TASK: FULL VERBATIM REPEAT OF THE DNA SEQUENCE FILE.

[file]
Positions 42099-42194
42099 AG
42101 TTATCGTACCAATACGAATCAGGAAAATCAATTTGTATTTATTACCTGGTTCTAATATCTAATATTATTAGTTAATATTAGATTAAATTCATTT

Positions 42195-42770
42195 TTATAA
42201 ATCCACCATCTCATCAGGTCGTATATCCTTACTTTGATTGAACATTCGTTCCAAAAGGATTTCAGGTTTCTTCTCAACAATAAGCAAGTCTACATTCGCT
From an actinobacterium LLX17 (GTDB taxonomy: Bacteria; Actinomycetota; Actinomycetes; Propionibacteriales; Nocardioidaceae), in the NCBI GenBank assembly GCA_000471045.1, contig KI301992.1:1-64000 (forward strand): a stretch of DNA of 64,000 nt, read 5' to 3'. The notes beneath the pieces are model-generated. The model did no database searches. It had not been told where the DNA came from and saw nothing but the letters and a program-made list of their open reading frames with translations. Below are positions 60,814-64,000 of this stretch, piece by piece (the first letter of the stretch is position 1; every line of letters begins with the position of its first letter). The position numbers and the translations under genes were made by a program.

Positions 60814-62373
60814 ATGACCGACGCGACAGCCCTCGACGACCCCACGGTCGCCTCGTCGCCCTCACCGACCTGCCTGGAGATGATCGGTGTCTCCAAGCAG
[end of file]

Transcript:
Positions 42099-42194
42099 AG
42101 TTATCGTACCAATACGAATCAGGAAAATCAATTTGTATTTATTACCTGGTTCTAATATCTAATATTATTAGTTAATATTAGATTAAATTCATTT

Positions 42195-42770
42195 TTATAA
42201 ATCCACCATCTCATCAGGTCGTATATCCTTACTTTGATTGAACATTCGTTCCAAAAGGATTTCAGGTTTCTTCTCAACAATAAGCAAGTCTACATTCGCT
From an actinobacterium LLX17 (GTDB taxonomy: Bacteria; Actinomycetota; Actinomycetes; Propionibacteriales; Nocardioidaceae), in the NCBI GenBank assembly GCA_000471045.1, contig KI301992.1:1-64000 (forward strand): a stretch of DNA of 64,000 nt, read 5' to 3'. The notes beneath the pieces are model-generated. The model did no database searches. It had not been told where the DNA came from and saw nothing but the letters and a program-made list of their open reading frames with translations. Below are positions 60,814-64,000 of this stretch, piece by piece (the first letter of the stretch is position 1; every line of letters begins with the position of its first letter). The position numbers and the translations under genes were made by a program.

Positions 60814-62373
60814 ATGACCGACGCGACAGCCCTCGACGACCCCACGGTCGCCTCGTCGCCCTCACCGACCTGCCTGGAGATGATCGGTGTCTCCAAGCAG